This figure appears to be based on the notion that signing a returns agreement with the EU would necessarily entail accepting a share of asylum seekers from the continent proportional to the U.K.’s population size. While EU member states were recently negotiating a means to relocate 30,000 claimants per year within the bloc according to a range of criteria, including population size, the U.K. is not party to this agreement.
On Monday, Mark Harper, the Secretary of State for Transport, delivered a speech in which he made misleading accusations against local councils implementing 15-minute cities in the U.K. While Harper voiced support for "traditional town planning" of "making sure people can walk or cycle to the shops or school," he opposed what he described as the "misuse of so-called 15-minute cities." Harper expressed that "what is sinister, and what we shouldn't tolerate, is the idea that local councils can decide how often you go to the shops, and that they can ration who uses the roads and when, and that they police it all with CCTV."
During the week of the conference, Andrew Bowie MP appeared on BBC Radio 4 stating that “we do not want local authorities dictating to people that they must choose to access those services within 15 minutes of their house.” These claims were also fact-checked by the Press and Journal, and widely criticized for promoting a conspiracy theory from “online forums.”
Previously, in February 2023, Conservative MP Nick Fletcher falsely claimed during a House of Commons speech that 15-minute cities would “take away personal freedoms.”
15-minute cities are polycentric neighborhoods that aim to offer essential services such as healthcare, parks, and public transport no more than a quarter-hour walk from home. More importantly, the concept does not impose a restriction of any kind nor grants councils the authority to dictate the frequency of a person's outings or driving habits.
Speaking at the conference, U.K. Chancellor Jeremy Hunt announced plans to impose stricter benefit sanctions, stating, "It isn't fair that someone who refuses to look seriously for a job gets the same as someone trying their best."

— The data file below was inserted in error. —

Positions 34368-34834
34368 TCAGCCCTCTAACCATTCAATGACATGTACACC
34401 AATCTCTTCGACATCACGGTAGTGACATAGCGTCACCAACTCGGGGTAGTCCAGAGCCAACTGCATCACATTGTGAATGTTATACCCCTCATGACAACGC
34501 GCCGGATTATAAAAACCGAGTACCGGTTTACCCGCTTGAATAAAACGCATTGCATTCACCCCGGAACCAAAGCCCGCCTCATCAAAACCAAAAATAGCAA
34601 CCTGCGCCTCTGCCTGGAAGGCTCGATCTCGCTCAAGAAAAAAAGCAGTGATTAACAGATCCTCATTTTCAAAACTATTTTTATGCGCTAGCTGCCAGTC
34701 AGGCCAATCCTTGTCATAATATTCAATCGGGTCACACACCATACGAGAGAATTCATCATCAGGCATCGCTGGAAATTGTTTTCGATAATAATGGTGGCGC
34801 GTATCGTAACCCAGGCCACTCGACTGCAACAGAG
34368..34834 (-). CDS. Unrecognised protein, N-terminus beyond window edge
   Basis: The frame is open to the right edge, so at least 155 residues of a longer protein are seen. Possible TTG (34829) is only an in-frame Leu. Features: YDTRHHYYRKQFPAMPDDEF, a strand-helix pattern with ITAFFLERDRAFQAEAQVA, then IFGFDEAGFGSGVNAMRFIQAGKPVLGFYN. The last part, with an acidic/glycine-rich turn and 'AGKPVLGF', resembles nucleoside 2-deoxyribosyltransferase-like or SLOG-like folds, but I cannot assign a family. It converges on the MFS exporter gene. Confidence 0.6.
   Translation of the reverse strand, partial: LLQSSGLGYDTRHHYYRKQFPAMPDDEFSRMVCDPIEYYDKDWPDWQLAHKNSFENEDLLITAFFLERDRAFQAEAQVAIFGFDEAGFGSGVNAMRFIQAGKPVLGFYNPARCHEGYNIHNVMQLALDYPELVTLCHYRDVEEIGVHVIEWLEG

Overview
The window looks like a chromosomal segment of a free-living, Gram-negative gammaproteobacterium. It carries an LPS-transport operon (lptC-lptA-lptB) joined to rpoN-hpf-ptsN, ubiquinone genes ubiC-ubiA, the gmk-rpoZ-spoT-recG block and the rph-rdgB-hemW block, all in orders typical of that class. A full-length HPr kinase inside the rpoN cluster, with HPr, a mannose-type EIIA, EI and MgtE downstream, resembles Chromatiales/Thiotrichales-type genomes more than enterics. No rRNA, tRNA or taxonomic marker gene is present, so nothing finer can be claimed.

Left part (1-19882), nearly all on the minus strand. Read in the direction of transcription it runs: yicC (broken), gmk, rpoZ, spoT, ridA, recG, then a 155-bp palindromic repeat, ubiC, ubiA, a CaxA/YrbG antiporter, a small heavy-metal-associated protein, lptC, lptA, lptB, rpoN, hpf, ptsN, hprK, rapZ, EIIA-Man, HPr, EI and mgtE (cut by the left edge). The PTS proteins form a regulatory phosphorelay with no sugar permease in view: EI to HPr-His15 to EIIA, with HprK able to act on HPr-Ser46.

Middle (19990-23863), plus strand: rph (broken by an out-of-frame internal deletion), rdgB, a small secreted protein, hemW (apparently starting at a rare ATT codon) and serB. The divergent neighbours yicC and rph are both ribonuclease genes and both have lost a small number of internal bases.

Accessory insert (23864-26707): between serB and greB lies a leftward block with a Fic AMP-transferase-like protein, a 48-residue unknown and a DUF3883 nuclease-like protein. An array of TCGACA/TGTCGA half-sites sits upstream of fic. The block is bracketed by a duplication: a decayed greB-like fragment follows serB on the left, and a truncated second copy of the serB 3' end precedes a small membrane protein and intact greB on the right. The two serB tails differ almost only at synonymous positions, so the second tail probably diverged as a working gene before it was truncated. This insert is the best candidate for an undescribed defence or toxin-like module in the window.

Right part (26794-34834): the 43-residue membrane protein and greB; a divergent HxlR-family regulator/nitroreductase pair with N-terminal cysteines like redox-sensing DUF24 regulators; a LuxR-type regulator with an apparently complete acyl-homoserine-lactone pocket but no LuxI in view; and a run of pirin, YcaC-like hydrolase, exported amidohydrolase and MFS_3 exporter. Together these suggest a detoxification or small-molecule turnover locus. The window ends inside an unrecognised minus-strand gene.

He also critiqued the Labour Party's decision to end restrictions on benefits, suggesting that their past governance led to unfavorable outcomes. "Labour have pledged to end sanctions. Have they learned nothing? When they left office, we had more children in workless households than nearly anywhere in Europe. Since then, those households are down by a million."
The Labour Party intends to make the welfare system less punitive by incentivizing people to work. However, speaking at the Centre for Social Justice in January 2023, Shadow Work and Pensions Secretary Jonathan Ashworth confirmed that a conditionality regime will still exist under a Labour government. This means that people who receive benefits will still be expected to meet certain conditions, such as looking for work or attending appointments.
In an interview with Guardian columnist Owen Jones, Conservative Party member Lord Eric Pickles showed uncertainty regarding the U.K.'s Rwanda Asylum Plan. When asked about the specifics of the scheme, Lord Pickles stated a "possibility" of asylum seekers returning to the U.K. following application processing in Rwanda. Jones countered, emphasizing that individuals sent to Rwanda are "permanently deported," to which Lord Pickles responded, "no one's gone yet."
Although Lord Pickles accurately notes that asylum seekers have yet to be deported to Rwanda, his suggestion of a potential return to the U.K. is incorrect.
In 2022, under former Prime Minister Boris Johnson, the U.K. government signed an asylum partnership arrangement with Rwanda. The agreement states that asylum seekers arriving in the U.K. without authorization, such as by crossing the channel in a small boat, may be sent to Rwanda for asylum claim processing. Successful claims, per Rwanda's immigration rules, could result in refugee status in Rwanda. The Rwanda government also holds the authority to deport individuals to either their home country or a safe third country. However, once asylum seekers are en route to Rwanda, they cannot return to the U.K.
In 2022, the High Court of England and Wales ruled that the agreement was lawful. However, this decision was overturned by the Court of Appeal in June 2023, citing that Rwanda is an unsafe country for refugees. The U.K. government plans to challenge the ruling.